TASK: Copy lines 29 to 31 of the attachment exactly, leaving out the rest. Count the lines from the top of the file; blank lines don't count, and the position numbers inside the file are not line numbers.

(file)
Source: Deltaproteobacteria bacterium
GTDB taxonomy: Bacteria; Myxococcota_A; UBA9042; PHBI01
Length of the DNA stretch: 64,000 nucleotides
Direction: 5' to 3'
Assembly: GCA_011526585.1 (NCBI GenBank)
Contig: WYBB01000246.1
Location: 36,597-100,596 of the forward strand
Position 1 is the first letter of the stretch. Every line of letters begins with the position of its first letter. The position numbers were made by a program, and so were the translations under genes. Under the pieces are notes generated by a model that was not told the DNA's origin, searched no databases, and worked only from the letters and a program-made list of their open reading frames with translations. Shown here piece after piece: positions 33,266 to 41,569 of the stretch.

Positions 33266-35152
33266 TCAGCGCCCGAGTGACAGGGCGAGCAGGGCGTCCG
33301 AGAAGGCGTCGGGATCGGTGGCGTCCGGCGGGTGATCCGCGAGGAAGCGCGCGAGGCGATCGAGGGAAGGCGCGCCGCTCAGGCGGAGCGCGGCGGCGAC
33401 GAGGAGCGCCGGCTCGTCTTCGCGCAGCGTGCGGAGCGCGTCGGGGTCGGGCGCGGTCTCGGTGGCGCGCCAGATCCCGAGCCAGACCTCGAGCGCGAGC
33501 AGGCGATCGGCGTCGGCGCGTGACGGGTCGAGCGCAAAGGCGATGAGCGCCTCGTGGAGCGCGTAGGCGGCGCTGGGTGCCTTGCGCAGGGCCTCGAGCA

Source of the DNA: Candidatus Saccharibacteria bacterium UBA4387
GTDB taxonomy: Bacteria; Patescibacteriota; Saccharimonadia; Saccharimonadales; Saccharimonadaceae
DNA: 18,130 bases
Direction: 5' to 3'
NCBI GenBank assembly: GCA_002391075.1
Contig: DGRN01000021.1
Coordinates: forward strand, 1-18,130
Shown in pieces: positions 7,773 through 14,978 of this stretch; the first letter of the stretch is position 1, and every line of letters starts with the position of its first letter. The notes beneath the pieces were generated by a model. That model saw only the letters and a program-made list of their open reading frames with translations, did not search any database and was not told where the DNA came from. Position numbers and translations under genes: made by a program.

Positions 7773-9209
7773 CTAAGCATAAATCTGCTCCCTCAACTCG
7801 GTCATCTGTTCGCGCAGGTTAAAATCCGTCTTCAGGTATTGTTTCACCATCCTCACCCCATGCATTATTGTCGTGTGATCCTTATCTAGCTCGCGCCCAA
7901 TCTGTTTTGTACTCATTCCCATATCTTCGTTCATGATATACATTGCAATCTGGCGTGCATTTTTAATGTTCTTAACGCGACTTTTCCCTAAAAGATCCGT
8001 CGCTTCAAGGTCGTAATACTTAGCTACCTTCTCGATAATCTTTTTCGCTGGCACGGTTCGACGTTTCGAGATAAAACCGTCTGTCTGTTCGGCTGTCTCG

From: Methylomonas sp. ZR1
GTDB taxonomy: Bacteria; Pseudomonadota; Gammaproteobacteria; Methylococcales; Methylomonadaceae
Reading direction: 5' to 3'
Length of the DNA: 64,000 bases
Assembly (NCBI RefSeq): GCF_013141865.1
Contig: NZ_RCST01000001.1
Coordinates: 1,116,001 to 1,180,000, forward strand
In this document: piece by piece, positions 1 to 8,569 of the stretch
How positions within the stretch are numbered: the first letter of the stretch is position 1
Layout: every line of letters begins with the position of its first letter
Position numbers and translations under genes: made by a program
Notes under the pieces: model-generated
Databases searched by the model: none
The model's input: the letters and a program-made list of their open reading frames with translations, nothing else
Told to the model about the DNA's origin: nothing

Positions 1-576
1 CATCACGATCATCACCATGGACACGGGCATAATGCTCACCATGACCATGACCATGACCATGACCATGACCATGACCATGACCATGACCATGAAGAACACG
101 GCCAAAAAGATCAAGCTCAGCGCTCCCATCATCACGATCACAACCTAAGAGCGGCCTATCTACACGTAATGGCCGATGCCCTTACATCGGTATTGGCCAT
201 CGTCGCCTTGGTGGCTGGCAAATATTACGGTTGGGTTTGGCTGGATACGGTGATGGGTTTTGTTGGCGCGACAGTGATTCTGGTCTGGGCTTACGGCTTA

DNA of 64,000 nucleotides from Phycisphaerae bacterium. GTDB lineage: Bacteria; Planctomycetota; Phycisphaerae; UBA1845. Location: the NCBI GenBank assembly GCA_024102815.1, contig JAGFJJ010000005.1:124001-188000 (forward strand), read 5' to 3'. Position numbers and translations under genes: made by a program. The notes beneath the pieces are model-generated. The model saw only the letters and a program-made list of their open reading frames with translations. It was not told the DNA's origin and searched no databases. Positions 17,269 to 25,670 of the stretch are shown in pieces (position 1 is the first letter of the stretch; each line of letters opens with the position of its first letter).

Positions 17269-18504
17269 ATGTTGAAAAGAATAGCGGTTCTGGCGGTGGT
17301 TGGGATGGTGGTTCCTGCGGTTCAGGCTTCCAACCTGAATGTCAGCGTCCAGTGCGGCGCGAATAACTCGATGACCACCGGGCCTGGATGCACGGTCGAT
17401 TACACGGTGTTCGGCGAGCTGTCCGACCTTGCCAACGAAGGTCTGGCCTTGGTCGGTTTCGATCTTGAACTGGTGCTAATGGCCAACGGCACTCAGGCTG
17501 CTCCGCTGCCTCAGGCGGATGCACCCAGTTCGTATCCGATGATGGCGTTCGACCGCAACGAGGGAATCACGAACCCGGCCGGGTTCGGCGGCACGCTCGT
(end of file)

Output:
Reading direction: 5' to 3'
Length of the DNA: 64,000 bases
Assembly (NCBI RefSeq): GCF_013141865.1